A trial court's duty is to insure that the jury is fully and adequately instructed as to the law applicable to the facts of the case and, when a trial court refuses a jury request for additional instructions, such refusal is reversible error. See: Commonwealth v. Smith, supra. But where a jury, in order to refresh their recollection, requests a reading of a portion of the testimony actually given at the trial, it is a matter within the discretion of the trial court whether to grant such request. If the trial court does grant the request, the review of testimony must be conducted in open court in the presence of parties and their counsel and, if the resultant review does not place undue
emphasis on one witness' testimony, no reversible error is committed. See: Commonwealth v. Bolger, supra. However, if the trial court, at the request of the jury, sends out to the jury the testimony of any certain witness such would constitute reversible error. See: Commonwealth v. Ware, 137 Pa. 465, 20 A. 806 (1890).*fn2 The proper procedure is for a jury to address its request to the trial judge and, if, in the exercise of the court's discretion, a review of testimony is allowed, such review must be conducted before the court, the parties and counsel.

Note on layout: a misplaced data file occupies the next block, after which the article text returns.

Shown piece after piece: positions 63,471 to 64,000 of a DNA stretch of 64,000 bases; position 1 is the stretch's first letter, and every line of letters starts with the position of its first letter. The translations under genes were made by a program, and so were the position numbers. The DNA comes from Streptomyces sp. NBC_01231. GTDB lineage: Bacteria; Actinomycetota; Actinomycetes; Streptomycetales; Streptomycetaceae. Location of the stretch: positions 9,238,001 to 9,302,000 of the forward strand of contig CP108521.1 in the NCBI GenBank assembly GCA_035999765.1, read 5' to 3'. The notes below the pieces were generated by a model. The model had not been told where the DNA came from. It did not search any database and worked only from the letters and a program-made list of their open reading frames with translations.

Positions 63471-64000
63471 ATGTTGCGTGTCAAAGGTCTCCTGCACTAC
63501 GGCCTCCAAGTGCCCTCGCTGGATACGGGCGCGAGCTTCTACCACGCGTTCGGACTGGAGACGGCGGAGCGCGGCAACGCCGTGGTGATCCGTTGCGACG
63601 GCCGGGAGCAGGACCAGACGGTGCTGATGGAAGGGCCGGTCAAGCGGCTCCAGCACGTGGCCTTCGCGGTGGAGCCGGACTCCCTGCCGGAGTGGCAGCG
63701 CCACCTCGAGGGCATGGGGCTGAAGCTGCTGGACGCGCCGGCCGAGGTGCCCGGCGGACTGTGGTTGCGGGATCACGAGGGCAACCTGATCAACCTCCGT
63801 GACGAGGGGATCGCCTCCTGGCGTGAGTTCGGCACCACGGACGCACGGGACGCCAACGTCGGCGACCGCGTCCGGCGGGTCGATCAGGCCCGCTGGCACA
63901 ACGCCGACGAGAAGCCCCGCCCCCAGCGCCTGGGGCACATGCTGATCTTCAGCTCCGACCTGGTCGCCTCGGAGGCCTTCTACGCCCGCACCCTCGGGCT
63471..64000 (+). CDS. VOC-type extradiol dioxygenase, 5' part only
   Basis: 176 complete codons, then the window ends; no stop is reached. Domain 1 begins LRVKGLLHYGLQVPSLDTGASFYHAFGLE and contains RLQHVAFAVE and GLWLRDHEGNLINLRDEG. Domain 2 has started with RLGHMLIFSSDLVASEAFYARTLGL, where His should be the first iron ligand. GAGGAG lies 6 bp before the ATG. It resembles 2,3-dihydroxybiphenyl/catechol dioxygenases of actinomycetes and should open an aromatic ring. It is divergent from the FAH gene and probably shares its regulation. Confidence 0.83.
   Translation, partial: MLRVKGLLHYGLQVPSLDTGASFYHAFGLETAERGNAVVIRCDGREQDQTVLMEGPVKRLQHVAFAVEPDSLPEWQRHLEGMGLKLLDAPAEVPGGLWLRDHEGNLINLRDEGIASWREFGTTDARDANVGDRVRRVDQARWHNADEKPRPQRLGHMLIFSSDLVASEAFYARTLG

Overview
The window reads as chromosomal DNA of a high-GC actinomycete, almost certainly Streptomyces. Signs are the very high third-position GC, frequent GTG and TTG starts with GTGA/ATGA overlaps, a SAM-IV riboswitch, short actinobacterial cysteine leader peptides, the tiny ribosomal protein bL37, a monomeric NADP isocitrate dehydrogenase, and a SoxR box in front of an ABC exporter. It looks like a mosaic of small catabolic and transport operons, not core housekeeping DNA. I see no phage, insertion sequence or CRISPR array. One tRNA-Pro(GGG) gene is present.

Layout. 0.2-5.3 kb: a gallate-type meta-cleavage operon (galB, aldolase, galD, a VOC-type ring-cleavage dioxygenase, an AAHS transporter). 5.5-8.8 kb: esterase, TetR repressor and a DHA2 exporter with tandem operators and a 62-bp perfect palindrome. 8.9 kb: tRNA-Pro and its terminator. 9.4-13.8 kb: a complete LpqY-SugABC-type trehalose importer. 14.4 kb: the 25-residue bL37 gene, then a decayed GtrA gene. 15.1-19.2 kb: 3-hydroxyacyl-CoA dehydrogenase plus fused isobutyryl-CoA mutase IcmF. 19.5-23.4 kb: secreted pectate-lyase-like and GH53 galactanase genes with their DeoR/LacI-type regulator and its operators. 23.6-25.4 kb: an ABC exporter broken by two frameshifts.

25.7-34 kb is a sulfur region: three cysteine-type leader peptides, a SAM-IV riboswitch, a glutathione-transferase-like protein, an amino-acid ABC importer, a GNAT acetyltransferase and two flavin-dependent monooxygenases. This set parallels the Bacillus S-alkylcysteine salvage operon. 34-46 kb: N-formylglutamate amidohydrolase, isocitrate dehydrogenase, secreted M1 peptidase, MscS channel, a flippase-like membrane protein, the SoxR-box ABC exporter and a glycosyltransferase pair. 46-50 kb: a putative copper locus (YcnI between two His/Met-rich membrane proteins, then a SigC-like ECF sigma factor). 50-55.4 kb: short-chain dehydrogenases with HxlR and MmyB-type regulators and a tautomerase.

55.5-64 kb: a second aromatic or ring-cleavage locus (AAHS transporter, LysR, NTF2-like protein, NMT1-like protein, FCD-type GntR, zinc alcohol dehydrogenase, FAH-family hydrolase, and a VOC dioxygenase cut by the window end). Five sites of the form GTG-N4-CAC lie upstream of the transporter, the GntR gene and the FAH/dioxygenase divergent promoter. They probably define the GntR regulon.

In Henry v. United States, 204 F. 2d 817, 820, 821 (1953) it was said: "After the jury has reported its inability to agree upon a verdict, it is, in our opinion, incumbent upon the trial judge to exercise extreme care in reopening the case for the introduction of further testimony or in permitting any evidence to be restated or re-read to the jurors. Unless restraint is exercised by the judge, it may well be that he would permit undue emphasis to be placed upon portions of the testimony, if such portions were called for by the jurors." (Emphasis added).
The purpose of any requested review of testimony, obviously, is to dispel any confusion or uncertainty present in the minds of the jurors as to the actual testimony they heard during the course of the trial. As was said in Commonwealth v. Fontaine, supra (at p. 47): "Although under our system of jurisprudence the jury is the ultimate trier of facts, it does not follow that in all instances and at all times men and women called for jury duty are endowed with infallible powers of retention. Juries may not ...